Wednesday, December 31, 2014

A Poetic Pattern Language

By Christopher Alexander. Original text here.

Published at P2P-Foundation on 29th December 2014.

WHAT DOES WRITING POETRY GET YOU? Some people are reluctant to try writing poetry. If you feel that way, please be reassured that there is a good reason for such an attempt. We are looking for word “pictures” that have feelings in them – that describe reality in ways beyond analytical and technical ways of thinking. Writing poetry gives you permission to talk about things freely, in this feeling way, when otherwise it may not be so accessible.
Use the following sequence as a model for making your own first rudimentary pattern language for the neighborhood — just to get started. Although the following may seem “far out”, it is intended to encourage you to allow free reign to your imagination at this earliest stage.
This example originally written for Samarkand city center, Uzbekistan, 1994
1. It is a sequence of public squares, gardens, and buildings, which will form the new center of the city of Samarkand, uniting historic and traditional buildings and quarters.
2. There is a new dimension here, a center of spiri­tual life. It is not a commercial center, not a cultural center, not a religious center in the old idea. It is not a convention center. Somehow, this new center of the city of Samarkand, unites old and new, weaves to­gether the thread of the silk road, the tomb of Timur the Great, with the modern world, and a vision of the world in which comfortable human concern, and a spiritual awareness of the importance of life, is vis­ible, felt, and active.
3. It is an inspiring place to go. A place of pilgrimage, which will receive visitors from the five continents, in increasing thousands.
4. A network of beautiful paths, formed by columns, colonnades, brick walls, buildings, gardens. This network of paths, which passes across the whole area, is formed by the building masses which arise out of it, and by formal gardens.
5. Do the paths open into courtyards, ponds, gardens, hidden places? Are they formed only by mysterious buildings, rising in color, tile, and marble? Are there figures, statues, animals, Gods, people, statues stand­ing at the places where the paths cross?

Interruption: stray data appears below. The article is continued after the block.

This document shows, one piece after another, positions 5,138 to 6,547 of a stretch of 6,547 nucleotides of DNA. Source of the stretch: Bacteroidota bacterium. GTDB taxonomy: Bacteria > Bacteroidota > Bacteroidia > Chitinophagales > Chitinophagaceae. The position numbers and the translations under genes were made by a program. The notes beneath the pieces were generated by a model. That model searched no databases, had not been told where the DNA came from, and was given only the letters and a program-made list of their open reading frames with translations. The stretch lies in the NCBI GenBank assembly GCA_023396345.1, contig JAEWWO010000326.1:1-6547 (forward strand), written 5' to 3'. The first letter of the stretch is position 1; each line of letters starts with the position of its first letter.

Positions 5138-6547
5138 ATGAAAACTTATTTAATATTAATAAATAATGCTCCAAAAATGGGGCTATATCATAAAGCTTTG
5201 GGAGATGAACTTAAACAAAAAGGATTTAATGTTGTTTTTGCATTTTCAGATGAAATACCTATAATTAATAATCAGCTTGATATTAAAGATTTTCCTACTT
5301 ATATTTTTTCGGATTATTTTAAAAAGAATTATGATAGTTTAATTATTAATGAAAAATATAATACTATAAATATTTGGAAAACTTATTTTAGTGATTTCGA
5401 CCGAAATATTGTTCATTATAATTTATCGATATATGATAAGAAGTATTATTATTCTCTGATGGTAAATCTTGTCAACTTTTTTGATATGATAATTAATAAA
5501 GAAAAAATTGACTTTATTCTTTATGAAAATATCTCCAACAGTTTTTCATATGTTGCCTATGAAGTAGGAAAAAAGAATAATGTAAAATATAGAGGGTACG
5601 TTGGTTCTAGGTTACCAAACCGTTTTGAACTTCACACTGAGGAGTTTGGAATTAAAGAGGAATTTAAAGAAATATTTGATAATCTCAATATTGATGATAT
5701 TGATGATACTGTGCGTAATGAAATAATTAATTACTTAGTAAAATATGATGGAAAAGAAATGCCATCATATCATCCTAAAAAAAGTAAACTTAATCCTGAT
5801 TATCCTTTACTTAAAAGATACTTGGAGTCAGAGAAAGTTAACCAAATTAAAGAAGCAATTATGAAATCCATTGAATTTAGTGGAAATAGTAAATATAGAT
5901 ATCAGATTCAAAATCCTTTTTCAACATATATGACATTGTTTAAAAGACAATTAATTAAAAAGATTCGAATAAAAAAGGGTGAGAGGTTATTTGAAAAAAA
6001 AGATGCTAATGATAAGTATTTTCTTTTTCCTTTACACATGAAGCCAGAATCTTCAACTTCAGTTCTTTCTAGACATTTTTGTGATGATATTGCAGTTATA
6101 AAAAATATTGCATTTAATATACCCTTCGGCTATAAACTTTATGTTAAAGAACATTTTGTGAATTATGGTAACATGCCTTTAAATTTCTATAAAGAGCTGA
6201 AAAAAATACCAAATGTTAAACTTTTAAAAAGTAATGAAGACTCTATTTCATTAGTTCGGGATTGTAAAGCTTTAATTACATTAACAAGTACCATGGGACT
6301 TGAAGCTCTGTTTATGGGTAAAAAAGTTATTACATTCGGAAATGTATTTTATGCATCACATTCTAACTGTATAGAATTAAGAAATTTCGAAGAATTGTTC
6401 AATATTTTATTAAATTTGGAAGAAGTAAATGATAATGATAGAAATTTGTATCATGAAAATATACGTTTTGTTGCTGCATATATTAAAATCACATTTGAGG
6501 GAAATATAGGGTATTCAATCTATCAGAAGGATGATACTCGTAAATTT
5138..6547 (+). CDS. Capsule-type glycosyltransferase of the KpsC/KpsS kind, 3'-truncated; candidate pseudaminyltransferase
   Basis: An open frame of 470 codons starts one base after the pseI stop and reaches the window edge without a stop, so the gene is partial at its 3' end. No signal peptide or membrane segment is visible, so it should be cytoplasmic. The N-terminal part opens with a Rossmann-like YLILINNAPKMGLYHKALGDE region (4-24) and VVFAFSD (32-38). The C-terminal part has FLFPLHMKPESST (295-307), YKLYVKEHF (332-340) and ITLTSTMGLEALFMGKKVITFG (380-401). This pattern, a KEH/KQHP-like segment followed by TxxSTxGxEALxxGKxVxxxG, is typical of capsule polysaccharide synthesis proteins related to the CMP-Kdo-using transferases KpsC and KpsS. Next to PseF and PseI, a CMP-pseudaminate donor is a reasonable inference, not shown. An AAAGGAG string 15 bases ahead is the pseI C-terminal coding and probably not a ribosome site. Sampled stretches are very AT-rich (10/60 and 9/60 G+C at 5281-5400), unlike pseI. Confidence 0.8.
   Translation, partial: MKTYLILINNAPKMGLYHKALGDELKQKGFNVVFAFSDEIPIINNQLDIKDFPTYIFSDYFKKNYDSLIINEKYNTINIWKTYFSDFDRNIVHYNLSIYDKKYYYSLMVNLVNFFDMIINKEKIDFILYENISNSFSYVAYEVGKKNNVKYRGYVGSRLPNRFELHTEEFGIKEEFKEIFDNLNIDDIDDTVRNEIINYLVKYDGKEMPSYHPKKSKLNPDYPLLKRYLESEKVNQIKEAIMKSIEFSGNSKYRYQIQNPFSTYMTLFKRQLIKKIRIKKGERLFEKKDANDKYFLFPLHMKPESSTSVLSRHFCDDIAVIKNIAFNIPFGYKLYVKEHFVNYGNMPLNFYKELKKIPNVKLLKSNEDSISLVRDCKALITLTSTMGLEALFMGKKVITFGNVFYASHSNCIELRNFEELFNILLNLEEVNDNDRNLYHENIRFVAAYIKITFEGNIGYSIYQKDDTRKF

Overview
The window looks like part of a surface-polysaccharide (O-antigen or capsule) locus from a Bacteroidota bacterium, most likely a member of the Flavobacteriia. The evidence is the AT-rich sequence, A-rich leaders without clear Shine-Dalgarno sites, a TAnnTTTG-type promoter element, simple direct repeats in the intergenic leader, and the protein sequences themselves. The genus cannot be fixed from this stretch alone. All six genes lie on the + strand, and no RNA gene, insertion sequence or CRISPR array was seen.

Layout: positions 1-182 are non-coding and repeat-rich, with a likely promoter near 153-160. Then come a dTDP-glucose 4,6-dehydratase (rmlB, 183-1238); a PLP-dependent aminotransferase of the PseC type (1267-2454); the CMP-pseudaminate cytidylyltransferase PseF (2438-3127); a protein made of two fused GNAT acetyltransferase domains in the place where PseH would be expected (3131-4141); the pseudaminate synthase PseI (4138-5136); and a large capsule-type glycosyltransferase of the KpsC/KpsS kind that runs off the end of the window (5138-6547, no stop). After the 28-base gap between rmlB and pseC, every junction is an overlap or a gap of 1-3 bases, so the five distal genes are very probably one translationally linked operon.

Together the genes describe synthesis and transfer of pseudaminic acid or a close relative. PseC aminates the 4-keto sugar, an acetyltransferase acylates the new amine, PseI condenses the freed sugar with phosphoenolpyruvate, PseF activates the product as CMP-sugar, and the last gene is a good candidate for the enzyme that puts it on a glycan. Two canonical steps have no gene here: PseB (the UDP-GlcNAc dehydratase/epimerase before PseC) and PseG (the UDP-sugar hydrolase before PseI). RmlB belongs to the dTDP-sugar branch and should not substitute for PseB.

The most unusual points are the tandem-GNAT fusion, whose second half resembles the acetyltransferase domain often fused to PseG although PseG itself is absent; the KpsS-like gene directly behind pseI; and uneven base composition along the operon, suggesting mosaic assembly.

6. Are the animals themselves covered with mysteri­ous animals?
7. Is there any reference to voyages?
8. The main thing one is aware of is a network of green and beautiful jewel-like streets. Each has lush trees, seats, platforms, streams.
9. These green streets, made by their trees, benches, sitting platforms, and edges, form a lacework of places to walk. They are like parks, long and nar­row, you can explore for many hours, walking around these streets.
10. Each one of the streets arrives on some new trea­sure. Each building is like a treasure, arrived at by the green streets.
11. Samarkand, historically, and in the time of Ulugh Beg, was a crossroads of the world. In the Tang dynasty period, every conceivable exotic sub­stance, or idea, or artifact, or art on earth, came through Samarkand. No matter where it went, or where it came from, it went through Samarkand.
12. Somehow, then, one may imagine these green heavenly paths, as a network—almost a mythical bazaar in which reference to these many exotic sub­stances exists.
13. The blue tile work of the Timurids, the hand-painted blue tiles, with small black, yellow, and white detail, on mud brick—these tiles, and the yel­low bricks are in evidence on walls, domes, court­yards throughout the center. It is a thread which connects.
14. The whole network of paths is almost like a forbidden city. A place which is walled, punctured at very occasional places which allow one to enter, a special area that contains its own magic.

SUMMARY OF TASKS FOR THIS UNFOLDING:

  • Write a poem like the one for Samarkand, for your own new, imagined neighborhood. Allow yourself free reign, free imagination, and make it poetically whole. Capture the spirit of the very best, and most serious that this new neighborhood could be.
  • If possible, pin up the poem you have written, on the wall where people can see it, and listen to what they say.
  • Put a copy in your workbook!

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